Tuesday, March 06, 2007

Citizen-Times: A Newspaper of Clear Priorities

(NOT). Check out today's front page and local news section on their website. The big news? Folks are peeved that the liquid dino-poop for their cars has gone up a dime or two. WAAH. The third little news item? A violent racially motivated hate crime in Canton. As a lead, I'd think this would get a lot more coverage and would be useful in getting the community talk about the currents of racism which still course through the mountains. Even the headline doesn't refer to the racist motivations cited in the article "Pub burned with owner tied up inside." At least WLOS leads with it. Sheesh.


ash said...

jay, if you want your news presented in uncomplicated, sensationalized, easily digested one-minute bits, stick with the WLOSers. if you want news about the community presented in context, read the newspaper. who says the crime was racially motivated? Not the police - they're investigating the allegations.

Consider also the delicate line news organizations must walk in presenting this type of news - trumpeting a hate crime gives the criminals just what they want - a huge audience for their ignorance. You can also argue that bringing such incidents to light who hopefully help educate the public, but good luck with that.

Guess i'm saying, let's not jump the gun.

Screwy Hoolie said...

An audience for their ignorance?

What are you talking about?

It seems to me that the more racism is discussed in the open, the less power that ignorant racists have.

Saying that talking about someone's error somehow creates a PR bonanza for hate crimes is not a serious position. If the headline is "Mud People Slain By Righteous Pair", then you might have a point, but I'm guessing the AC-T would be a bit more urbane.

Now saying "the crime may not be a hate crime, so let's not call it that" - That makes sense. Maybe duct taping the guy down and setting the place on fire was merely a personal vendetta between men of different races.

"who says the crime was racially motivated?"

Um... the guys in the newspaper article do...

“They didn’t want to rob the place,” said Linda Holcombe, a bartender at the restaurant. “They just wanted to send a message to Arun and burn the damn place down. It was definitely a racially motivated hate crime.”

Krishnan is of Indian descent, and the pub’s disc jockey is African-American, manager Ernie Stamey said. He said the attackers harassed Krishnan about his workers and him being in interracial relationships."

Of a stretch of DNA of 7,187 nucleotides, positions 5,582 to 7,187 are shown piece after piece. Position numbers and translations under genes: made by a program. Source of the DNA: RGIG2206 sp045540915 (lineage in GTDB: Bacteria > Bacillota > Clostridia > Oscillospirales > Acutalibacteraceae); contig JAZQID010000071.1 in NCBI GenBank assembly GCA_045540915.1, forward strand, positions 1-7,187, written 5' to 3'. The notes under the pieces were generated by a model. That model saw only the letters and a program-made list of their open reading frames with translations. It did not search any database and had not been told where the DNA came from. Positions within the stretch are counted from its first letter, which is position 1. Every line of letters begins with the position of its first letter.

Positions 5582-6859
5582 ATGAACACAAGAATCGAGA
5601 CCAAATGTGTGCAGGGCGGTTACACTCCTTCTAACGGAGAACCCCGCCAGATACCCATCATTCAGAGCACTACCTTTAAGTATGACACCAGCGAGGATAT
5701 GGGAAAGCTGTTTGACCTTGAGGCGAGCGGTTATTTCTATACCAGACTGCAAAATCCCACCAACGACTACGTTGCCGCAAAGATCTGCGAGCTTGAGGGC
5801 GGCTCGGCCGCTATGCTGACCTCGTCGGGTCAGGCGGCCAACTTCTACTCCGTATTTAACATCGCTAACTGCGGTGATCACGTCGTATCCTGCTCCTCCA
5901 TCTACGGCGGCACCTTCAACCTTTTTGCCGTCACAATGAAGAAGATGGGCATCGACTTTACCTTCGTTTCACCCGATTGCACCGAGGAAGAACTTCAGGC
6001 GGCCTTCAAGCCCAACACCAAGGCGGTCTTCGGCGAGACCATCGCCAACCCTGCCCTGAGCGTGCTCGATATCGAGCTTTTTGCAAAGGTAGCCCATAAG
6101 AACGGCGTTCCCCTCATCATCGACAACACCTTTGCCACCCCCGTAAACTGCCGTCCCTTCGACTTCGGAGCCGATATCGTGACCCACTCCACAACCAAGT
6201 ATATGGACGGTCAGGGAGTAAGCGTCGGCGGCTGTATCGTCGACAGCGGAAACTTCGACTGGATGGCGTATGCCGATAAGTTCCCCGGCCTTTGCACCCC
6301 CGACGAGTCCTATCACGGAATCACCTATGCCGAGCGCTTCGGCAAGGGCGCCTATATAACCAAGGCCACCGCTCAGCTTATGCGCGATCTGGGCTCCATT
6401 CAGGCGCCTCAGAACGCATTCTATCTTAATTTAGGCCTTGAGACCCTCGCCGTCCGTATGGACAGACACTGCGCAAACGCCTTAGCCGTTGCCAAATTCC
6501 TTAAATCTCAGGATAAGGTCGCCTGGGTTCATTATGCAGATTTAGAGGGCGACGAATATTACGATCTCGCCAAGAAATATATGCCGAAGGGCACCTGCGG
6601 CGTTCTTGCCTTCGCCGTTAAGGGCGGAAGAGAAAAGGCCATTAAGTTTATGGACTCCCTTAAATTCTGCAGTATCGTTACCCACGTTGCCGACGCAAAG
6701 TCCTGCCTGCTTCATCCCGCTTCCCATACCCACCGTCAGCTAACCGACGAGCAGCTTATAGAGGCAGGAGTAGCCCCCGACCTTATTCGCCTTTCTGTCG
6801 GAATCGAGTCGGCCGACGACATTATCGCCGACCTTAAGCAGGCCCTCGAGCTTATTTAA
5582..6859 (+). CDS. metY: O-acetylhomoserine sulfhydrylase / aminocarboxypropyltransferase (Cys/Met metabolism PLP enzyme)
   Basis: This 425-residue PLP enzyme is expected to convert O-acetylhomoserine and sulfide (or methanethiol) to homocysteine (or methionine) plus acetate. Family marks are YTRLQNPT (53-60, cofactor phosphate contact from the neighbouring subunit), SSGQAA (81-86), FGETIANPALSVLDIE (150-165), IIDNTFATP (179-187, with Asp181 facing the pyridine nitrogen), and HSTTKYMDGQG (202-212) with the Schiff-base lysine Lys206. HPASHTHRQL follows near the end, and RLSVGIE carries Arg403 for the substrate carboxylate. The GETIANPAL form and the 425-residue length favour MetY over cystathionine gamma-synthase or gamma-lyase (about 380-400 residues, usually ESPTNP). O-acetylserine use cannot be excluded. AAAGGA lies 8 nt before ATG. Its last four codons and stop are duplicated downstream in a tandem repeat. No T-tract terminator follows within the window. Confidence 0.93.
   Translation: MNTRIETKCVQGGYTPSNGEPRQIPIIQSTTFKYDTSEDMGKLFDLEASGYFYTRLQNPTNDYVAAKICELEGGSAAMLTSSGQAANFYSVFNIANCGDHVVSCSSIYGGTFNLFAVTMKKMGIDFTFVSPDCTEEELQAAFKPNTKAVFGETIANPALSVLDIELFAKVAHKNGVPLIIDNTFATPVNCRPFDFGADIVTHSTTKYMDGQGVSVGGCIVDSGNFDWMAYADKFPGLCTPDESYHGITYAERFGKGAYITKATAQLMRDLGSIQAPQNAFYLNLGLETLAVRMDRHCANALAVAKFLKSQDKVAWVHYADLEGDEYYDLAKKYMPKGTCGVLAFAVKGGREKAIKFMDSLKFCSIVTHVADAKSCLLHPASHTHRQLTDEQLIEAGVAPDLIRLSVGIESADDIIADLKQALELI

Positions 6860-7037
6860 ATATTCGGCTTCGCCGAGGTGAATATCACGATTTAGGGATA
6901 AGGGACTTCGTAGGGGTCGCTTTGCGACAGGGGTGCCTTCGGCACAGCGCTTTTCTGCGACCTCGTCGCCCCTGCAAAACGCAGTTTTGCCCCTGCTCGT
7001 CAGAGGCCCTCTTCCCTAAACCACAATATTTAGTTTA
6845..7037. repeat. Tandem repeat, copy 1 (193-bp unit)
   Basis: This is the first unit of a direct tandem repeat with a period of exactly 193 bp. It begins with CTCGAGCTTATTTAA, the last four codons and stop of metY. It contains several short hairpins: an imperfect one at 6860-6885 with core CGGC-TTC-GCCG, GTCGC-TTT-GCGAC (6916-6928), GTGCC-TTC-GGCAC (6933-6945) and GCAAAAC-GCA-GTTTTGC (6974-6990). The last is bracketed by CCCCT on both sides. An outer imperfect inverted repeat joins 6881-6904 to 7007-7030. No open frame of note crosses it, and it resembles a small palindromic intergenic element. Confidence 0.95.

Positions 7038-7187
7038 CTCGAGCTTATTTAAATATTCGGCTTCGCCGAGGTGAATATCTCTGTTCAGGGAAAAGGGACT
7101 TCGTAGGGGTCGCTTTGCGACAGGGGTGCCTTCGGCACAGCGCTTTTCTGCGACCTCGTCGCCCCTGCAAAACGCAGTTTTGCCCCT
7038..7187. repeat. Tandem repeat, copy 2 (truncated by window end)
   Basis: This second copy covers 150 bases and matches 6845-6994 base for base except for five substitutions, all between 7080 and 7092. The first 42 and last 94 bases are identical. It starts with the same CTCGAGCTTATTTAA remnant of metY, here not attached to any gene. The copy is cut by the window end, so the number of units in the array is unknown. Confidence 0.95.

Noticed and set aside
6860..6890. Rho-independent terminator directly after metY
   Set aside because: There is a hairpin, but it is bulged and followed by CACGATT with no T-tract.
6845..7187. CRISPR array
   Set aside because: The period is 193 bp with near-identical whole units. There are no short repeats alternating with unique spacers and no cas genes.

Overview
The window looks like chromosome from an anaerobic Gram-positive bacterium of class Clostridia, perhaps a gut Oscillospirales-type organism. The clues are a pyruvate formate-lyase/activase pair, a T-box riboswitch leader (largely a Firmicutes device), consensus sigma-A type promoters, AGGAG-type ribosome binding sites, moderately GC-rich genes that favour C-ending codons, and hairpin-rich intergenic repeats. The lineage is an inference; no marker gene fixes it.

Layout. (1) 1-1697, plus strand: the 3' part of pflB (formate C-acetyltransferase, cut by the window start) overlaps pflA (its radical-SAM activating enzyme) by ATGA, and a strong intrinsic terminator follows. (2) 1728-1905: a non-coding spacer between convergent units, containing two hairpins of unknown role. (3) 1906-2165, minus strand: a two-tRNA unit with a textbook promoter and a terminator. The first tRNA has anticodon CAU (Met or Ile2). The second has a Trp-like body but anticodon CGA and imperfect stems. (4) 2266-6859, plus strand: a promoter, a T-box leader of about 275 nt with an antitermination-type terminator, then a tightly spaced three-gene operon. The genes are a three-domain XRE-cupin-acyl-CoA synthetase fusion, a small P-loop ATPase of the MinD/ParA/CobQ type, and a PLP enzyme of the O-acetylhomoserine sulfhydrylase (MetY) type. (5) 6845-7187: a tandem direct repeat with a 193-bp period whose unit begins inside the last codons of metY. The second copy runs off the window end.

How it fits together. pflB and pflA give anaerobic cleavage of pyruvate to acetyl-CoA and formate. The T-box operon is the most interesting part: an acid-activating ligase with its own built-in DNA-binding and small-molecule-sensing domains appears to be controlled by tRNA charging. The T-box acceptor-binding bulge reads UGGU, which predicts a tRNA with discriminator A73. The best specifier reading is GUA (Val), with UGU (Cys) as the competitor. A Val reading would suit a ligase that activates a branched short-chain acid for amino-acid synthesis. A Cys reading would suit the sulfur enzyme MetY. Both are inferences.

Just hearsay I guess.

The exciting part will be to see if the AC-T expends any more column inches on whether it's a hate crime or not. And, if it is a hate crime of some sort, will that then mean that the AC-T will have to choose between ;trumpeting' the facts, giving the criminal an audience, or saying nothing, which keeps the hate crime quiet.

Tough call, dude. I wouldn't want to be the AC-T if this is a hate crime.

1000 black lines said...

Right on Ash.

Journalism institutes are bound by ethical rules that dictate distribution of news stories of this nature. Bloggers are not, to my knowledge, and often jump the gun without .

Bottomline, let the professionals do their work.

Screwy Hoolie said...


Blech. The professionals can do their work all they want, but to suggest that the papers operate by better ethical standards than bloggers depends on the paper and the blogger.

I could give you a stack of instances where 'the professionals' are acting unprofessionally. They don't get a pass just because they have a history.

1000 black lines said...

I did not write that journalists have "better" standards. Read my comment again.

Journalists agree to submit to the policies and procedures of the media outlet that employs them. If they do not follow the rules they are no longer employed. And yes, the mainstream and local media groups are not perfect and do err. And that's where bloggers have the ability to add perspective to news stories. Bloggers have the potential to be good media watchdogs, but their tendency to react (and over react) is a major weakness.

As far as a discussion concerning whose "stack of instances" is bigger; that's boring and descends into a dividing a community instead of seeking ways to understand individuals and groups and build bridges that unite a community--especially where racism is a real concern.

Screwy Hoolie said...

I guess the overgeneralizations are what drive me to distraction.

Bloggers are different from site to site. Some bloggers are offering superior coverage of local, state, and national issues. Some media outlets have the ethics to contextualize stories, to remember what someone said two weeks ago vs. what they did today.

I don't trust Gannett. I don't trust that an editorial board will make the right decisions. The fourth estate abandoned its role of government watchdog on September 11th, and, while there are signs the corporate media may recover, a gas prices article receiving higher priority than a likely hate crime reminds me of what's wrong.

Bloggers are a fifth estate of sorts, and the corporate media will have to deal with our watching them. That's the way it is. If they don't like it, they can lump it.